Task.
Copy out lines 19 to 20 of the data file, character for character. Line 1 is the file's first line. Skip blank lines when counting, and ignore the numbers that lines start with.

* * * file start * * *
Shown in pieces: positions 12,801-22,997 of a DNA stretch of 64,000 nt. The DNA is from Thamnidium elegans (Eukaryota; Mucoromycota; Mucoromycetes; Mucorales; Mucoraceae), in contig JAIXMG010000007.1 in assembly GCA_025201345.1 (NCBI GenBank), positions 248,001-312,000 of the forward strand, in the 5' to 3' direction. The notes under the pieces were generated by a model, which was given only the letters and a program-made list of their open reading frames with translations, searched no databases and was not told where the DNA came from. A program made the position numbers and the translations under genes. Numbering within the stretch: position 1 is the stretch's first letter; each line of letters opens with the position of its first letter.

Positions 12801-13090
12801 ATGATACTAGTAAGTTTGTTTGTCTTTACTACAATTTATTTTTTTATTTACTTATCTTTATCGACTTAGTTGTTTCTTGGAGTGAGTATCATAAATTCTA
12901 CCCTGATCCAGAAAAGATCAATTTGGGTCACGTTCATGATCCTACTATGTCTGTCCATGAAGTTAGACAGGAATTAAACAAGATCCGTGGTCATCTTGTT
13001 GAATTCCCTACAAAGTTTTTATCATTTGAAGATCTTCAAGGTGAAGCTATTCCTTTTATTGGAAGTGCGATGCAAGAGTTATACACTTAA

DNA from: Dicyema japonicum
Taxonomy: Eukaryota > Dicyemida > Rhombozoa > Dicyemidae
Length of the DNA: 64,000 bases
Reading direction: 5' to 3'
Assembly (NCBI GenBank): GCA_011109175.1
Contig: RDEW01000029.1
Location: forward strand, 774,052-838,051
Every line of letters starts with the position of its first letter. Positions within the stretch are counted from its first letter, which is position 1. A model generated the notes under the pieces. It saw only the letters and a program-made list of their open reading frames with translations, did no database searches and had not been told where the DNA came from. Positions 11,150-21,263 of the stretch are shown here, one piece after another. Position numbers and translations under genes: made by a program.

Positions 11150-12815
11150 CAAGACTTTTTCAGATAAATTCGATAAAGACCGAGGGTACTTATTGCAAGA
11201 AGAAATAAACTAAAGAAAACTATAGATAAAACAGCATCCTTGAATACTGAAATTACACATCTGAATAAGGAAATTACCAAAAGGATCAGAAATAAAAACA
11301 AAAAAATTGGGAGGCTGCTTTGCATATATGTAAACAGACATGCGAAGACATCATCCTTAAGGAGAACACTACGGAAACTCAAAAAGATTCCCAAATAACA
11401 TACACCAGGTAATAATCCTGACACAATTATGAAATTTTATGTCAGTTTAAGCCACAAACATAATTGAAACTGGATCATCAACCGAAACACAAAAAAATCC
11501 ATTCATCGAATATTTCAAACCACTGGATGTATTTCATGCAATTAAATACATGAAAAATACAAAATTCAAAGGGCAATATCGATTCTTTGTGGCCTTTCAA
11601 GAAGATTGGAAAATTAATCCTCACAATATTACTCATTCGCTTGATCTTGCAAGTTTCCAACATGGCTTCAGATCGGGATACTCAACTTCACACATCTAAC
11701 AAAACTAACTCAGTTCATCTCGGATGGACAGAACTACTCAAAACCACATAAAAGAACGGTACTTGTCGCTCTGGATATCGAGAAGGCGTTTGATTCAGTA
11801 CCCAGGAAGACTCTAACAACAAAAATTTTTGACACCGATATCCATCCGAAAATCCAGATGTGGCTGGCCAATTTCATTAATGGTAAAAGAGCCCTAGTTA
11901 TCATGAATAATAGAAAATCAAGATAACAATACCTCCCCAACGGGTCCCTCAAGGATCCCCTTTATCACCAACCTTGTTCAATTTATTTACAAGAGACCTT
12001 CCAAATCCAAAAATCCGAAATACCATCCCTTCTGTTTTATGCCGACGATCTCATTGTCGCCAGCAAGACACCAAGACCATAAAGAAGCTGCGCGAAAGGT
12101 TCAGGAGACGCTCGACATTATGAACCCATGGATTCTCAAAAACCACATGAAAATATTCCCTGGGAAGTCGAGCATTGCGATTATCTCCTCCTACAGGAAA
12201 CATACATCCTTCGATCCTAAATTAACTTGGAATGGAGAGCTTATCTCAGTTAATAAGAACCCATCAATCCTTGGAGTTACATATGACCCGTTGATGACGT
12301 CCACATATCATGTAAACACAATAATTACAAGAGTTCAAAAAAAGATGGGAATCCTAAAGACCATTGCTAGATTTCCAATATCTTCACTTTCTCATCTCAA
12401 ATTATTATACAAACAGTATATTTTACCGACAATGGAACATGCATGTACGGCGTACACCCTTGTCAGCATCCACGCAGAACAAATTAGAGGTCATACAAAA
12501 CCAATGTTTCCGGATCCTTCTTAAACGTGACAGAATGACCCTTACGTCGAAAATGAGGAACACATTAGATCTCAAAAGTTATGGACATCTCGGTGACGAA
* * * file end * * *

11501 ATTCATCGAATATTTCAAACCACTGGATGTATTTCATGCAATTAAATACATGAAAAATACAAAATTCAAAGGGCAATATCGATTCTTTGTGGCCTTTCAA
11601 GAAGATTGGAAAATTAATCCTCACAATATTACTCATTCGCTTGATCTTGCAAGTTTCCAACATGGCTTCAGATCGGGATACTCAACTTCACACATCTAAC